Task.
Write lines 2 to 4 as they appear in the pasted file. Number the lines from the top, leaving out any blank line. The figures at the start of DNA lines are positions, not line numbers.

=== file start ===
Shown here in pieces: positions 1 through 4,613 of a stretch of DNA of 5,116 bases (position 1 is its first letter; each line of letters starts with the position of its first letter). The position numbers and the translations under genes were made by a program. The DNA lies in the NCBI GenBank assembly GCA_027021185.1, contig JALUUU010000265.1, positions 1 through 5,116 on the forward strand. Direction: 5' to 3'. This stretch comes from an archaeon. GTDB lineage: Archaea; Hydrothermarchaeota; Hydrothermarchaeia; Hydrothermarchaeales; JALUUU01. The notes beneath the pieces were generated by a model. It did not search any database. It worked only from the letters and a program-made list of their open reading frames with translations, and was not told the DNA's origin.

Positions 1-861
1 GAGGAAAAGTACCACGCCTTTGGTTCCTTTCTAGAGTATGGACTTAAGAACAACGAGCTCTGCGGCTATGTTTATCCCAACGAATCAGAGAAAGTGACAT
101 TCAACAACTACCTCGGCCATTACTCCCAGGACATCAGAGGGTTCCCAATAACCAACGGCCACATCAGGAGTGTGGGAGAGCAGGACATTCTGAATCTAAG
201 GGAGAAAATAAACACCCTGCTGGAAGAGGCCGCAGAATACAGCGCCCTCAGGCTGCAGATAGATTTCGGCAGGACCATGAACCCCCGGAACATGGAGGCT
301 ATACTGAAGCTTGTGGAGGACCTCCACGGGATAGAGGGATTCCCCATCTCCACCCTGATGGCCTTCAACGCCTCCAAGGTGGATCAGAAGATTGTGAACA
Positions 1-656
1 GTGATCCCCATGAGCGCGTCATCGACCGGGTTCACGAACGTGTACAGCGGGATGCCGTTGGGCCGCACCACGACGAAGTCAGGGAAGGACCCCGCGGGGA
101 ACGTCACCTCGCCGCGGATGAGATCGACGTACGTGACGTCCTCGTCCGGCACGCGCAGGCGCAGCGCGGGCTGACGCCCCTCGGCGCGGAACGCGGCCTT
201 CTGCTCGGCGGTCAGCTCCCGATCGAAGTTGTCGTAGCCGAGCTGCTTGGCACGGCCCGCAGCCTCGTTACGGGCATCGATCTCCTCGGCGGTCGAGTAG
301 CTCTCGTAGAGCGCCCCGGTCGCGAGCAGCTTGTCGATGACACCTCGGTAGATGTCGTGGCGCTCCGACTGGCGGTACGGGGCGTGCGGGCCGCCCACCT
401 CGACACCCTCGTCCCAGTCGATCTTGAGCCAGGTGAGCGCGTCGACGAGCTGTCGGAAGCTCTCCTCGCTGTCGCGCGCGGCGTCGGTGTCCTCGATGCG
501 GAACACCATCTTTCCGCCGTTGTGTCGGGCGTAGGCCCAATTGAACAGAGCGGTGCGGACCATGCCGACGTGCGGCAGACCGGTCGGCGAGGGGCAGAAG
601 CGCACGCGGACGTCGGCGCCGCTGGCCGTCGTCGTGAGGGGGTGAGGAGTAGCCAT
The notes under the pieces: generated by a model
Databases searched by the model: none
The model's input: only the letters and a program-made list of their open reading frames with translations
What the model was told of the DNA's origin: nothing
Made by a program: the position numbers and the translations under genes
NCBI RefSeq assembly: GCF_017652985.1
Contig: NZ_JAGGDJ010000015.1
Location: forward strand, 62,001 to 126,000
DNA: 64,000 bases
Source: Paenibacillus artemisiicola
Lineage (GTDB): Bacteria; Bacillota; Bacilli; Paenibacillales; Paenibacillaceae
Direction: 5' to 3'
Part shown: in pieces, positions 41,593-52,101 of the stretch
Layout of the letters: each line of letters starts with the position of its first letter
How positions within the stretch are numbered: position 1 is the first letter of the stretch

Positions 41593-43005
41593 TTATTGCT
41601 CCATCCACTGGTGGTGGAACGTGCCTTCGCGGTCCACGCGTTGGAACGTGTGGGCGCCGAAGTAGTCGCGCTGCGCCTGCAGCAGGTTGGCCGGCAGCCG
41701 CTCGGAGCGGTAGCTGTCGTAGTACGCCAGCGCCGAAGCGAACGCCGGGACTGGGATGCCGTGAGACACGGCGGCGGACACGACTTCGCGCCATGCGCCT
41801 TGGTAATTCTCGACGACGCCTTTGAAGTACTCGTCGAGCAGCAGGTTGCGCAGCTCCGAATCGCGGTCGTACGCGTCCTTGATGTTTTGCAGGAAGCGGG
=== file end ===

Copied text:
Positions 1-861
1 GAGGAAAAGTACCACGCCTTTGGTTCCTTTCTAGAGTATGGACTTAAGAACAACGAGCTCTGCGGCTATGTTTATCCCAACGAATCAGAGAAAGTGACAT
101 TCAACAACTACCTCGGCCATTACTCCCAGGACATCAGAGGGTTCCCAATAACCAACGGCCACATCAGGAGTGTGGGAGAGCAGGACATTCTGAATCTAAG